Less than 1% of humanitarian financing targets older people and people with disabilities

22/02/2012

By Rachel Trayner

Older people like Ali Issack, Dadaab camp are often left out of humanitarian responses Older people like Ali Issack, Dadaab camp are often left out of humanitarian responses Benjamin Schillings/ HelpAge International

A new study by HelpAge International and Handicap International has found a significant disparity between the needs of older people and people with disabilities, and the level of humanitarian assistance delivered to meet their needs. The report shows that less than 1% of humanitarian aid targets older people or people with disabilities.

11% of the world's population is aged 60 and above, while an estimated 15% of people live with disability. However, analysis of over 6,000 projects from 14 UN Consolidated Appeal Processes (CAP) and four Flash Appeals between 2010 and 2011 shows that:

  • Only 61 funded projects (1%) target older people or people with disabilities.
  • In 21 countries, no projects in any sector target older people. This includes Chad, Central African Republic and 16 countries in West Africa.
  • Funding for projects targeting people with disabilities decreased between 2010 and 2011 (from 0.7% to 0.43%).

Systematic failure to assist the most vulnerable

Older people and people with disabilities face specific challenges in humanitarian crises. For example, challenges related to mobility, access to services such as healthcare, and reestablishing livelihoods.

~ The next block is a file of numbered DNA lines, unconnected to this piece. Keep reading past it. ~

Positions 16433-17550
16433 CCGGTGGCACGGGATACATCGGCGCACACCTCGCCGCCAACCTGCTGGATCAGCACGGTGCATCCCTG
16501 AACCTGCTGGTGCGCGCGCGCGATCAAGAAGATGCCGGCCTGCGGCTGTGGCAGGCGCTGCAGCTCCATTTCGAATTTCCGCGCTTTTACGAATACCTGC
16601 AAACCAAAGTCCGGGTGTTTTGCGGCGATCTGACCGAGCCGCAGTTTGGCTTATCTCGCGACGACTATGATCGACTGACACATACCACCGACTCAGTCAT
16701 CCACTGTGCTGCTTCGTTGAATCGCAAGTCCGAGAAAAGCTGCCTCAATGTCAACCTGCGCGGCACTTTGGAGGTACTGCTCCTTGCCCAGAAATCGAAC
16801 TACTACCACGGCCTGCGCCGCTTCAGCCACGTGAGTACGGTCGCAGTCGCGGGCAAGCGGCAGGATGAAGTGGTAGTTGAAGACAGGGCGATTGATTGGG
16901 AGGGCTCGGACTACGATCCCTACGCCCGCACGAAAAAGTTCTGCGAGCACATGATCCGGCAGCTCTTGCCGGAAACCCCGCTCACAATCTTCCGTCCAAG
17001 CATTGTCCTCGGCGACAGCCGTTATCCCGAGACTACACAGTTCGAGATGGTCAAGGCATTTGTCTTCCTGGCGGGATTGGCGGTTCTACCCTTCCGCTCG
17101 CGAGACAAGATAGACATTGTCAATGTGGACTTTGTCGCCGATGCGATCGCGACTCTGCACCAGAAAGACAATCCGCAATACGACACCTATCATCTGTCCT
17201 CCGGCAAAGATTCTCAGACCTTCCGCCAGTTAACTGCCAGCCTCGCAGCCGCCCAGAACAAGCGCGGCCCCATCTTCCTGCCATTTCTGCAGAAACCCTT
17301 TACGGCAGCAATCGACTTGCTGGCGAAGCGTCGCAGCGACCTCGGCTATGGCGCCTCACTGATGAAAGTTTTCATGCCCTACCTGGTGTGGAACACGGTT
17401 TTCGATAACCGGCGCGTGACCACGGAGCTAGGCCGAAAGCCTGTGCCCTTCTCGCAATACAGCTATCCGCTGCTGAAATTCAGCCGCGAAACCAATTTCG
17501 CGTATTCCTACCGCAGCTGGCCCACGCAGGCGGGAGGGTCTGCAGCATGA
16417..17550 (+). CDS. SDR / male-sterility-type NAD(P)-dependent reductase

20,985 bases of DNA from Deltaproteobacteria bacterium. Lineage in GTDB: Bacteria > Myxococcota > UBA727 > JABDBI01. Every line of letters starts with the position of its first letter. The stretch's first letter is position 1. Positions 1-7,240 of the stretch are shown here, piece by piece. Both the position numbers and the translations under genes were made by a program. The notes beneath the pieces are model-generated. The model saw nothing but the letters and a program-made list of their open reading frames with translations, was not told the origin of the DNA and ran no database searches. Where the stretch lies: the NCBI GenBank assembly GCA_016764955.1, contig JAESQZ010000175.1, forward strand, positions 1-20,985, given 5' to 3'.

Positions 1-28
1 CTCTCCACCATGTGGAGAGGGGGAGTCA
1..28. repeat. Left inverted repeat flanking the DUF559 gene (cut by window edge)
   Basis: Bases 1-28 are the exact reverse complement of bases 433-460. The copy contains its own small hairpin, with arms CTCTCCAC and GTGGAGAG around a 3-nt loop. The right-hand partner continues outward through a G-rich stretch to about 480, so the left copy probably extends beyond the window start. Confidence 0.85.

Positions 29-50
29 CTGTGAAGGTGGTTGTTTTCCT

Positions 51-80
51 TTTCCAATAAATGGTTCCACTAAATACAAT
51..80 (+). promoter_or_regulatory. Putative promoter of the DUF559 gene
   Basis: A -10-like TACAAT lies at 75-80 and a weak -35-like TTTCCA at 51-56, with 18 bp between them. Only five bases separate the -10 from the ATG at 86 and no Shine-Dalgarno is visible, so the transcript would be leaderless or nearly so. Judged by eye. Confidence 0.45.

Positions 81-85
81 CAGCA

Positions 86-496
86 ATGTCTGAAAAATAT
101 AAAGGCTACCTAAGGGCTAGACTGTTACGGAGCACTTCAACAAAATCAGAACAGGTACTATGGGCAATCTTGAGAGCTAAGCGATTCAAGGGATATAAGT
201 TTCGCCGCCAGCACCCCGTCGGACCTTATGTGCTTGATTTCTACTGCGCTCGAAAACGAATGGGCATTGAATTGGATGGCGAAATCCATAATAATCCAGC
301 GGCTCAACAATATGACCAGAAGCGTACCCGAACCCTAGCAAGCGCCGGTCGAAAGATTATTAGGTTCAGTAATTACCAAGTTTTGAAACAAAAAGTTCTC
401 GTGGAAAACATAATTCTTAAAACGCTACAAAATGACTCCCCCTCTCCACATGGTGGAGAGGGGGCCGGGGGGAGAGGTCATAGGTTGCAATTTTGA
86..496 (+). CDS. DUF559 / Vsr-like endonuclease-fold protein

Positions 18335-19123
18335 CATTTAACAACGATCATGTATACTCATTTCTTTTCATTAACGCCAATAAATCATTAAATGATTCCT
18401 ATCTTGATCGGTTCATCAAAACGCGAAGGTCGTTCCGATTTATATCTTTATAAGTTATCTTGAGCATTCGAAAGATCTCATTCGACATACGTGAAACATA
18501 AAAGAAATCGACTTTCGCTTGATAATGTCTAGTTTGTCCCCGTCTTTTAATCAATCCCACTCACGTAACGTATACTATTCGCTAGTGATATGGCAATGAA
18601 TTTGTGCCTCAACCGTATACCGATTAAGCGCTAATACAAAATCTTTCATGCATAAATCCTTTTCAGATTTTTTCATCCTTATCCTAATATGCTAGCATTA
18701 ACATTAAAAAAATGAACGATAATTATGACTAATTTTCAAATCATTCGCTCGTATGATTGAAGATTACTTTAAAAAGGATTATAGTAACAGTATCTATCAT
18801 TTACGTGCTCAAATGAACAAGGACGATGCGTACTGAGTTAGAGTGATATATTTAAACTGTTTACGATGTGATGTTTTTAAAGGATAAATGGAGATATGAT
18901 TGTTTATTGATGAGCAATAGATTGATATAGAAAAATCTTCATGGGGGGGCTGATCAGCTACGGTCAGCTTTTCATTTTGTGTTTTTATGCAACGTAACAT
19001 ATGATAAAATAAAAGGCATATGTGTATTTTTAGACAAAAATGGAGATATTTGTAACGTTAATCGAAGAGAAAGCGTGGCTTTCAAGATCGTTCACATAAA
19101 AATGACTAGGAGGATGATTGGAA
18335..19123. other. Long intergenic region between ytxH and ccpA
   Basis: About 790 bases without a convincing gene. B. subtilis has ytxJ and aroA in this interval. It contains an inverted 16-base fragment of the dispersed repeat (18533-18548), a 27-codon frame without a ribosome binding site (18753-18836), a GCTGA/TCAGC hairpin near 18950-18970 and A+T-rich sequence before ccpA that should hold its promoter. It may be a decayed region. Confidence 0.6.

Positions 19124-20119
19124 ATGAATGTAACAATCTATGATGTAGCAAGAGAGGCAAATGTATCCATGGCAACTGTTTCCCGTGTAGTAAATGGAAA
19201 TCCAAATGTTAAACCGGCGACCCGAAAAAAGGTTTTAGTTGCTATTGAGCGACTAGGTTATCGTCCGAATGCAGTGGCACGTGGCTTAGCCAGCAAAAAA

If active steps are not taken, the needs of these highly vulnerable groups will remain unmet. Humanitarian actors must integrate the specific needs of these groups into responses and provide targeted interventions where necessary.

Frances Stevenson, Head of Emergencies at HelpAge said: "This research shows there is a serious problem in the international humanitarian system. Humanitarian aid agencies systematically fail to assist the most vulnerable people.

"Older people and people with disabilities can be particularly vulnerable in crises and disasters and they have specific needs, but time and again their needs are not being properly assessed, analysed or incorporated in responses."

Response must target excluded individuals

Jean-Pierre Delomier, Head of Emergencies at Handicap International added: "At the time of a crisis, NGOs should pay particular attention to targeting the most vulnerable as they have the greatest difficulties accessing humanitarian assistance. It is what we aim to do for these most excluded individuals, by covering both their basic and specific needs."

Download a study of humanitarian financing for older people and people with disabilities.

Read our policy recommendations for humanitarian agencies.

Practical guidelines

Use these guidelines for your own work, training or as a basis for producing more detailed, locally relevant materials.

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